Attorney General Phil Weiser defends rights of Coloradan and other gender non-binary individuals in federal passport case
May 15, 2019 (DENVER, Colo.) – Colorado Attorney General Phil Weiser and the Attorneys General of California and Oregon are leading a coalition of states in defending the rights of individuals to select a non-binary gender designation on U.S. passports.
In a brief filed with the U.S. Court of Appeals for the Tenth Circuit in Zzyym vs. Pompeo, the Attorneys General explain that individuals who do not identify as male or female deserve full legal recognition of their accurate gender identity on passports issued by the U.S. State Department. The Department says it is trying to avoid “matching issues” with federal and state identifying documents. However, multiple states, including Colorado, already issue driver licenses and other forms of identification with a non-binary designation to ensure the public safety and well-being of their residents.
“Coloradans use state-issued identification documents every day to interact with government agencies, law enforcement, and businesses. Providing non-binary identification documents in our state is easy to manage, respects our citizens’ gender identity, and is the right thing to do,” said Weiser. “The federal government needs to catch up with the states that are leading the way when it comes to equality. All Americans should be able to obtain a passport that accurately reflects their gender.”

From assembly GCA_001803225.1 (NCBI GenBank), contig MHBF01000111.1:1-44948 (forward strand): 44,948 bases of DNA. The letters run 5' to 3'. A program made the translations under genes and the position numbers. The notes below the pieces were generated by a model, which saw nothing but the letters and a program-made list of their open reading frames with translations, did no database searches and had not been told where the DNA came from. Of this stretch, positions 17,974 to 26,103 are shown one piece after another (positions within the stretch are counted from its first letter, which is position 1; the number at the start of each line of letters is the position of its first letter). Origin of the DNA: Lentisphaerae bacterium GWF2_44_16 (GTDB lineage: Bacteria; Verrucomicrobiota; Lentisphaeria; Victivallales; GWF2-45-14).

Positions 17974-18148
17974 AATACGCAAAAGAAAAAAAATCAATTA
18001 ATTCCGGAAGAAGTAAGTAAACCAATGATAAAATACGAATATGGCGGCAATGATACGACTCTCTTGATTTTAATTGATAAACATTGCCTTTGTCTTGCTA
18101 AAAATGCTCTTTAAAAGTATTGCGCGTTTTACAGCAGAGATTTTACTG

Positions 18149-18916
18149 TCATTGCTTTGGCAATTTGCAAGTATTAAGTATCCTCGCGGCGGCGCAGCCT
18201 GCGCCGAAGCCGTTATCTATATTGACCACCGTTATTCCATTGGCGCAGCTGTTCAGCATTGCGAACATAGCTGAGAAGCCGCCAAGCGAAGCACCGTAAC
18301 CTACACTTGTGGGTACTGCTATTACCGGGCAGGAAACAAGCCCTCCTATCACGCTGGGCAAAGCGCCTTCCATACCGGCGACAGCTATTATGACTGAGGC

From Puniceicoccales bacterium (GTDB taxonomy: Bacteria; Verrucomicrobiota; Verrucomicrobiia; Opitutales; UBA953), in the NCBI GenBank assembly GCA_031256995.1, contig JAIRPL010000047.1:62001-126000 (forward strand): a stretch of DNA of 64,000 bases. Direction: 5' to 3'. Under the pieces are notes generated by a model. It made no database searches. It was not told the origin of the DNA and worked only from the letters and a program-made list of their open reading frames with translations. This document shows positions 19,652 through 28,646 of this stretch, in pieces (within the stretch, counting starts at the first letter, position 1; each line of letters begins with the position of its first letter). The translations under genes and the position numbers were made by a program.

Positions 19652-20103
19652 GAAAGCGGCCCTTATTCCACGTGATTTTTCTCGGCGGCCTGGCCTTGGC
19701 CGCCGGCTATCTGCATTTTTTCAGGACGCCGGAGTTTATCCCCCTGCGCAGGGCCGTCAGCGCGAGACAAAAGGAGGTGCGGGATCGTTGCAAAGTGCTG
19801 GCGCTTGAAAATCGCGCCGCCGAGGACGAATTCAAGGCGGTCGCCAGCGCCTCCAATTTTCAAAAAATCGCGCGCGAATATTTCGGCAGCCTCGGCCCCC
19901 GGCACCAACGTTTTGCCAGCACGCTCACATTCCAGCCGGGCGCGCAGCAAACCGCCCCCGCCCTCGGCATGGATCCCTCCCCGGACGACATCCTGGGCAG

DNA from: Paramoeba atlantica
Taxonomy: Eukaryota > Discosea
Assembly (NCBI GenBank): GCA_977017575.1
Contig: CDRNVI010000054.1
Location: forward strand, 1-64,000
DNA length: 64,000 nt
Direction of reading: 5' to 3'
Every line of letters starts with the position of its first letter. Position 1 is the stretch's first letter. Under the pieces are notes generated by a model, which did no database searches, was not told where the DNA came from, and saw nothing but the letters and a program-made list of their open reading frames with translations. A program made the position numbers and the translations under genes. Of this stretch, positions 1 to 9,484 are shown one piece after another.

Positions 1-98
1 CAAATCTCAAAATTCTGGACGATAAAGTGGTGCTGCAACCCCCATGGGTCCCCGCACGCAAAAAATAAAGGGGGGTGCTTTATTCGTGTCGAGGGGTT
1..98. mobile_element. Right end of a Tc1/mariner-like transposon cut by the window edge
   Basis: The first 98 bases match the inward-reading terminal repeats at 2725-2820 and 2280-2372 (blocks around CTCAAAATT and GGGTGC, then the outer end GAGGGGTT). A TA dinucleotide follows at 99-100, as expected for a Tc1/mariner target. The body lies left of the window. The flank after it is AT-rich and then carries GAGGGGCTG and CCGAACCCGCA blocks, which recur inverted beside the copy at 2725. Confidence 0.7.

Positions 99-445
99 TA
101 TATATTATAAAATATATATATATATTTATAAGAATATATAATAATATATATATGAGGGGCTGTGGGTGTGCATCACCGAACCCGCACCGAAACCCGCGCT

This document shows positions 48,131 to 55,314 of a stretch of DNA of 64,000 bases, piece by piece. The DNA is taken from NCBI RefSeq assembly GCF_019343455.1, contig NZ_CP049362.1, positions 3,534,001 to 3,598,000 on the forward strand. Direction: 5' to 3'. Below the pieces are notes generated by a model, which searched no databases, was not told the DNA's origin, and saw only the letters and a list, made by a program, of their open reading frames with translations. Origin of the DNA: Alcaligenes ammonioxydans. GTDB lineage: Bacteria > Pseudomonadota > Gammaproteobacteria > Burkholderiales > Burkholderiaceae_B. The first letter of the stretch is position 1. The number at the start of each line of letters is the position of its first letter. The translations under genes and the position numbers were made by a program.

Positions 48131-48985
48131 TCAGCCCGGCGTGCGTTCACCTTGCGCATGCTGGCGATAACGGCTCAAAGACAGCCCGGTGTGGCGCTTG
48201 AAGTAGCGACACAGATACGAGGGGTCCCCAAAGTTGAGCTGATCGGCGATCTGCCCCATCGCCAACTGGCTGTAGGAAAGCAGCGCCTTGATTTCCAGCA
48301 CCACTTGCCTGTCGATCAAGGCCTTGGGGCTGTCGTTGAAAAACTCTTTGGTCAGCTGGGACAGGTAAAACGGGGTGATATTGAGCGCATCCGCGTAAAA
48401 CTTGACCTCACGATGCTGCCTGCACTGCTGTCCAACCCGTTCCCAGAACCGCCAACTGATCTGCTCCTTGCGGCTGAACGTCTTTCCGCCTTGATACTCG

The case at issue is Zzyym vs. Pompeo. In 2015, Dana Zzyym, a resident of Fort Collins, Colo. who was born intersex and identifies as non-binary, was denied a passport after they did not designate “male” or “female” on their application and instead designated “intersex”. In 2016, a federal judge asked the Department to reconsider its refusal to issue a passport. Following that decision, Zzyym’s application was again denied on the basis of their non-binary gender.
In September 2018, the U.S. District Court for the District of Colorado found that the Department’s gender policy was arbitrary and capricious and that the passport application denial violated the law. The federal government appealed the decision and it is now before the federal appeals court in Denver.
Attorney General Weiser is joined by the Attorneys General of California, Maine, Minnesota, Nevada, New Jersey, Oregon, Vermont, and Washington.
A copy of the amicus brief filed in Zzyym v. Pompeo can be found here.
Lawrence Pacheco, Director of Communications
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